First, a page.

Reviewed by Neil Smith
Rats! In my To-Do boxes, I have about 40 undercoated US infantry, a Bolt Action project that barely got started then got shunted into the ‘someday’ file. I had not given them much thought; that is until I opened Michael Green’s US Infantry Weapons of the Second World War from Pen & Sword’s Images of War series.
Green opens his book with a brief overview of US Infantry organization, though that has little to do with what is to follow other than provide some context. He moves quickly on to individual infantry weapons before accounting for crew-served weapons and support weapons. Each section is sub-divided to describe a weapon, with some history and technical specifications. To stop his descriptions from becoming completely dry and dusty, however, Green adds some insightful analysis on a weapon’s effectiveness drawn from US Combat Lessons reports and other sources. After each chapter come the photographs, many of which were taken in combat or in combat situations, while some feature reenactors. It follows that most of the pictures are in black and white, though some are in colour, but that does not detract from them in any way. Green covers all the US infantry weapons, from bayonets to tanks with pistols, rifles, grenades, machine-guns and artillery all thrown in for good measure.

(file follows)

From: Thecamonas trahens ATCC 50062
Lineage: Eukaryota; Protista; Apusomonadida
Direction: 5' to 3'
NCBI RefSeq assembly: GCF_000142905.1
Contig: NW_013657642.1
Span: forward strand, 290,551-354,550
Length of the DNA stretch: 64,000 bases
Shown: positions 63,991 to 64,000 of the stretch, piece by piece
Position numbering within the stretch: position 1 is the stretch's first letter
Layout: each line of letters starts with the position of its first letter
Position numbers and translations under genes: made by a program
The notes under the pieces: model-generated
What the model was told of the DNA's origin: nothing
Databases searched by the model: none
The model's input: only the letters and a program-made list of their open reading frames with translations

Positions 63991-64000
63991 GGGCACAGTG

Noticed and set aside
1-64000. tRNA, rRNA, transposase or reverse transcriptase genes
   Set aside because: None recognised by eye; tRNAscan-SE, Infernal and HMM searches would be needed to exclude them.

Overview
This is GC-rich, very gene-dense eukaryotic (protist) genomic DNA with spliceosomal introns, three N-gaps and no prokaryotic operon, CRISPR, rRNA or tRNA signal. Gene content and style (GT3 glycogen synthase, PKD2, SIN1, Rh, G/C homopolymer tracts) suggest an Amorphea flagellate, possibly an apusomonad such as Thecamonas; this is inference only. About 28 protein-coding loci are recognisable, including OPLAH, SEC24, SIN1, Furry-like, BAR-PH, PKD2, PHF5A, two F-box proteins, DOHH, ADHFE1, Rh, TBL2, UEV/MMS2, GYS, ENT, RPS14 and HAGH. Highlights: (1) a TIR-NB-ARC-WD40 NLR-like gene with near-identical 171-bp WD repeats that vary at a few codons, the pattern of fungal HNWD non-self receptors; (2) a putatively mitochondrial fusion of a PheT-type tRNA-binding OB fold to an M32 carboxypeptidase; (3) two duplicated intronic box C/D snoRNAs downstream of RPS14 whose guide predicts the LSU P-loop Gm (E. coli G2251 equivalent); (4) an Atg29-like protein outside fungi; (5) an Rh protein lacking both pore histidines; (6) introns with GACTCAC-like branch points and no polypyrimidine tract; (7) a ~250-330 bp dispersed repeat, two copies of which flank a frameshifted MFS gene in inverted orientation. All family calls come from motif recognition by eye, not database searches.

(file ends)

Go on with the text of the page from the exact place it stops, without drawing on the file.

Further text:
US Infantry Weapons of the Second World War does exactly what it says on the cover, and maybe a bit more. The result is quite impressive. There is enough material here to inform without getting bogged down in detail – there is an internet for that – and it is all neatly arranged. I also enjoyed the selection of photos, and surely a scenario model-maker will take much inspiration from them. All in all, rules-writers and collectors will get good use out of this book, as will any wargamer interested in the US army of World War Two. As for me and my undercoated figures, I have dug them out, put on a Glen Miller CD, and am now looking for the Olive Drab.